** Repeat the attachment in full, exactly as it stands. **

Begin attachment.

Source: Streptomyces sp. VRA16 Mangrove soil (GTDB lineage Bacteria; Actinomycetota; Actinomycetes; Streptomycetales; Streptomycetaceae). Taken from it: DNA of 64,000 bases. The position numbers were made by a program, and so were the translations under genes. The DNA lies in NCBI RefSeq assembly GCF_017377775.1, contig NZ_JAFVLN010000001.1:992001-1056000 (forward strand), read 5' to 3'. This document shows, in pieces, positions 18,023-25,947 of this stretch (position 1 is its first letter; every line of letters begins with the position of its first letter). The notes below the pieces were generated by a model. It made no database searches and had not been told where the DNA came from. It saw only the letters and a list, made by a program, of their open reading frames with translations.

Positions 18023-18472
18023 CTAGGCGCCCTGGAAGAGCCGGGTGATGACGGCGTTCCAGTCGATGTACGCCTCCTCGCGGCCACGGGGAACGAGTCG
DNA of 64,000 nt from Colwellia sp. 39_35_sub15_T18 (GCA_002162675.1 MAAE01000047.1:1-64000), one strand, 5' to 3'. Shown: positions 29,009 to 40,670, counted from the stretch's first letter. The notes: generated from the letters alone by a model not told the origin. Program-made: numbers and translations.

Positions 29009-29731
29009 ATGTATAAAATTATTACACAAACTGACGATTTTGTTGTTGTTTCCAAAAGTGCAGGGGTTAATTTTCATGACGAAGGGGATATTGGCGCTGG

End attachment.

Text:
Source: Streptomyces sp. VRA16 Mangrove soil (GTDB lineage Bacteria; Actinomycetota; Actinomycetes; Streptomycetales; Streptomycetaceae). Taken from it: DNA of 64,000 bases. The position numbers were made by a program, and so were the translations under genes. The DNA lies in NCBI RefSeq assembly GCF_017377775.1, contig NZ_JAFVLN010000001.1:992001-1056000 (forward strand), read 5' to 3'. This document shows, in pieces, positions 18,023-25,947 of this stretch (position 1 is its first letter; every line of letters begins with the position of its first letter). The notes below the pieces were generated by a model. It made no database searches and had not been told where the DNA came from. It saw only the letters and a list, made by a program, of their open reading frames with translations.

Positions 18023-18472
18023 CTAGGCGCCCTGGAAGAGCCGGGTGATGACGGCGTTCCAGTCGATGTACGCCTCCTCGCGGCCACGGGGAACGAGTCG
DNA of 64,000 nt from Colwellia sp. 39_35_sub15_T18 (GCA_002162675.1 MAAE01000047.1:1-64000), one strand, 5' to 3'. Shown: positions 29,009 to 40,670, counted from the stretch's first letter. The notes: generated from the letters alone by a model not told the origin. Program-made: numbers and translations.

Positions 29009-29731
29009 ATGTATAAAATTATTACACAAACTGACGATTTTGTTGTTGTTTCCAAAAGTGCAGGGGTTAATTTTCATGACGAAGGGGATATTGGCGCTGG